It is the crescendoing sound of summer, the shouts and giggles of children outmatched only by a chorus of tractors and generators humming and chugging in the distance.

It is the sweet smells of August, of cotton candy, fried dough, greasy hamburgers and sticky sno-cones mixing in the thick afternoon air.

It is the centrifugal force of the Sizzler, the lofty arch of the ferris wheel and the rush of air on the face as bodies move higher and faster toward the sky.

It is the Martha's Vineyard Agricultural Society Livestock Show and Fair, and it is here.

"It's just that exciting time of year," fair manager Eleanor Neubert said on Monday.

Ms. Neubert was busy directing her team of volunteers as they prepared the agricultural hall in West Tisbury for the festivities. Starting Thursday morning, Vineyarders and visitors alike will stream through the turnstiles for four days of fun and food, of livestock and live music, of candied apples and carnival rides.

The 144th annual fair opens at 10 a.m. each of the four days, and closes at 11 p.m. for the first three days and at 7 p.m. on Sunday.

This year's theme is Family Fair Traditions, based on the winning fair poster submitted by Ruth Major. Ms. Major's poster features a cow and her calf with various images of fair agricultural heritage lining the edges.

Yesterday, the grounds were swarmed with workers planning for the big weekend. Outside, carnival manager Darren Cushing laid out the placement of rides and game booths, while West Tisbury volunteer fireman Billy Haynes put the finishing touches on the firemen's hamburger booth. Inside the staff readied the main hall for the hundreds of exhibits that will line the walls and tables. Carpenters constructed temporary walls and building hooks and pegs to hang photographs from shooters of all ages.

Hall manager Kathy Lobb was preparing for her annual 18-hour day on Wednesday, when she will oversee the placement of most of the fair exhibits, a process that goes well into the night.

"There is a reason why things are placed where they are, just don't ask me what it is," she said with a smile. "Where we hang things is basically determined by how well we follow the pictures of the hall from last year's fair."

Entries of all kinds will be judged, from quilts and cookies to canned peaches and fossil collections. Registered exhibitors submitting nonperishables should drop off their entries between noon and 5 p.m. on Wednesday, and those submitting perishables should submit their entries between 7 and 9 a.m. Thursday.

"Whatever happens after that door opens, we're ready," Ms. Lobb said. "There's that excitement on Thursday morning that it's time for the fair. And of course, it's kind of sad on Sunday when we have to take everything down."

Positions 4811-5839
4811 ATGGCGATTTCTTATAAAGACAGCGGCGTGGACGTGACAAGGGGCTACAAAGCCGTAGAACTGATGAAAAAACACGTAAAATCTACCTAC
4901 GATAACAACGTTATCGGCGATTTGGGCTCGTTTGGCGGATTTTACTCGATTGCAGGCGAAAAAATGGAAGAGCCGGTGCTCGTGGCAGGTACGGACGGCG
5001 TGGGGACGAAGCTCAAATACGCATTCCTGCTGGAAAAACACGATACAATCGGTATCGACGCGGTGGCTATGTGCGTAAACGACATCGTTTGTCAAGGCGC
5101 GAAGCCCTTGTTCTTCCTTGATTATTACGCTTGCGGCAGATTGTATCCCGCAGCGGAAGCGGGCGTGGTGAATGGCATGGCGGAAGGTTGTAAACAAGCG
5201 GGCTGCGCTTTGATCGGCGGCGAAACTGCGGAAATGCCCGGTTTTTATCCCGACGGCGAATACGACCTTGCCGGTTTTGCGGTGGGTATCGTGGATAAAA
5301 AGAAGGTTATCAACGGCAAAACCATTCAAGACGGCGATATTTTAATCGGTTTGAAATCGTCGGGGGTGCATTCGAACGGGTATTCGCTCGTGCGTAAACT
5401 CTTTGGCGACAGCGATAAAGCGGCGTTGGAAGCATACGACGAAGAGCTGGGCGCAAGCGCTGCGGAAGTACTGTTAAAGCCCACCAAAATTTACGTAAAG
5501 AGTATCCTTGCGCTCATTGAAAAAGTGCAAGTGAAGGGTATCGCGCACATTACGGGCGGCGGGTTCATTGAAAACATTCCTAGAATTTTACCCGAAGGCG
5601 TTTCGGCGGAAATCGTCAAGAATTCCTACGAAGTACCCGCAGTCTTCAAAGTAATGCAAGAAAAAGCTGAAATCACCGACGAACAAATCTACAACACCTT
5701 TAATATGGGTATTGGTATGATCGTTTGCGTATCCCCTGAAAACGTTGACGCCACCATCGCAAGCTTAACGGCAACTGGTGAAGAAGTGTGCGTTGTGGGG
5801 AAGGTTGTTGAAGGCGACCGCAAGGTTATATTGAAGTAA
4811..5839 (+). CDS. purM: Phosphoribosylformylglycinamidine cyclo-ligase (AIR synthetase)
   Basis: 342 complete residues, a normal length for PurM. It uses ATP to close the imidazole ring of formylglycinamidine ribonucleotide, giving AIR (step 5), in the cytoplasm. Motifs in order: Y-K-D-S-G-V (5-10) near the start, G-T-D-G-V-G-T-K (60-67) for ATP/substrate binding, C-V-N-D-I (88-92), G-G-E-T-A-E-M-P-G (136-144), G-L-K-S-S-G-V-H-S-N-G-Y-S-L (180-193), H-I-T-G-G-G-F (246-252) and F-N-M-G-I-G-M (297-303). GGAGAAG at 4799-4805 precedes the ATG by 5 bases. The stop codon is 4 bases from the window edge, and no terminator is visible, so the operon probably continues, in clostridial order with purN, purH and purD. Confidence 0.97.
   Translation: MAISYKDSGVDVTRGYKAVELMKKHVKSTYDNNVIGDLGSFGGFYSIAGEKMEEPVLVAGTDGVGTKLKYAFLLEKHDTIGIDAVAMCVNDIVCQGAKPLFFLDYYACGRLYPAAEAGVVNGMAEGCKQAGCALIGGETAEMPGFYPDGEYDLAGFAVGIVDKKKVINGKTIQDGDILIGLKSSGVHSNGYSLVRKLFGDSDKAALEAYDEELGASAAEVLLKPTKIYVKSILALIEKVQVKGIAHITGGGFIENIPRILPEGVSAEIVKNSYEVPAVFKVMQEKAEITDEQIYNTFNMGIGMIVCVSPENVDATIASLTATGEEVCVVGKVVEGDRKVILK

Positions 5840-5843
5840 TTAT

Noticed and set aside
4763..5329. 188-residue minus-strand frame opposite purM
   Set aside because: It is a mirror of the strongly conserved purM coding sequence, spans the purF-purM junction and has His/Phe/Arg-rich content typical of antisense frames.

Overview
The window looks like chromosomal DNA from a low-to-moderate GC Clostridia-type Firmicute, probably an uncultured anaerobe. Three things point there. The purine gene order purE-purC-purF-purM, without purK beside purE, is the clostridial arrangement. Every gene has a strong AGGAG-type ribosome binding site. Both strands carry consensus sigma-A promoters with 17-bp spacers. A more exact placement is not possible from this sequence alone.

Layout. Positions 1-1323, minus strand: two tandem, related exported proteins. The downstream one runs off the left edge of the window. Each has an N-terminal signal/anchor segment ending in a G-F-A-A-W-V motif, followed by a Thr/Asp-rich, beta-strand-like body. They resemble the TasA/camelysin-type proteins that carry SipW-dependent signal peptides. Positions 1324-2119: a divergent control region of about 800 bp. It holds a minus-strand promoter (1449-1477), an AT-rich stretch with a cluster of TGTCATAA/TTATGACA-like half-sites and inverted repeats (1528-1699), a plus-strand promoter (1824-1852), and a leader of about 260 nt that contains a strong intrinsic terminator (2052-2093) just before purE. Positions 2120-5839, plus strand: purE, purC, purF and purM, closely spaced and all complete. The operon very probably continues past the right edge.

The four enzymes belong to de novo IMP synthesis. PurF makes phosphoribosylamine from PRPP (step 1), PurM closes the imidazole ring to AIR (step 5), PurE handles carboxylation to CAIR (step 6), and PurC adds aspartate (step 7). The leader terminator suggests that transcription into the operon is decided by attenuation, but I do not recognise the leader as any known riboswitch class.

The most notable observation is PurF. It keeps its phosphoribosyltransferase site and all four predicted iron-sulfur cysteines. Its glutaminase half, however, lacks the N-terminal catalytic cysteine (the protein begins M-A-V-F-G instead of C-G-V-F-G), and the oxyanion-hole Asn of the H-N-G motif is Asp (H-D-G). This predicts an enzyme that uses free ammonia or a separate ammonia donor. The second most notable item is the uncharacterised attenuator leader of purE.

Volunteer Lorrie Renker was helping Ms. Lobb set up the hall, but her mind was skipping ahead several days, when she will take place in the women's skillet throwing contest, scheduled for Sunday at 3 p.m. She talked excitedly about the rules and regulations, about the importance of accuracy as much as distance, and the difficulty in achieving both at the same time.

"There's a line and you get two throws to get it as close to the line and as far as possible, or you get points deducted," she said. "You can practice with frying pans if you want, but I throw big bales of hay and shovel manure to get in shape."

In the barn the stalls are empty, but come Thursday afternoon they will be full of livestock of almost every kind. New to the barn and the fair this year will be miniature donkeys.

Numerous events fill a busy schedule. The ox show and pet show highlight Thursday's animal events, and the draft horse pulling contest, always a fan favorite, gets under way Friday afternoon at one o'clock. The 29th woodsmen's contest starts at 1 p.m. on Saturday. The Island draft horse show takes place on Sunday morning at 10 as does the dog show.

There is also plenty of entertainment. Kelly Peters's hip-hop dancers will perform Friday from 2:30 to 4:30 p.m. and again on Sunday from 3 to 5 p.m. The Martha's Vineyard Swing Orchestra performs Thursday evening from 7 to 9 p.m.; the dirty blues of John Barleycorn and the Social Drinkers follow on Friday from 7 to 9 p.m., and Island musicians will share the stage on Saturday night. A brass quintet will also stroll the grounds from 10 a.m. to 2 p.m. on Friday.


Approximately 30 booths will offer everything from fried clams to ice cream, and the old favorites are back. The one and only Mr. Smoothie will be back in his usual place, along with the tempura stand and, of course, the West Tisbury fire department's popular fire engine red hamburger hut.

There are two new additions to the fair lineup this year: Jonathan Wood's raptor project, a collection of large birds of prey, will be on display for the entire weekend, and Toe Jam, entertainment for children, will hold three performances on the main stage on Saturday.

"It's a full weekend, but as usual, there should be something for everyone," Ms. Neubert said.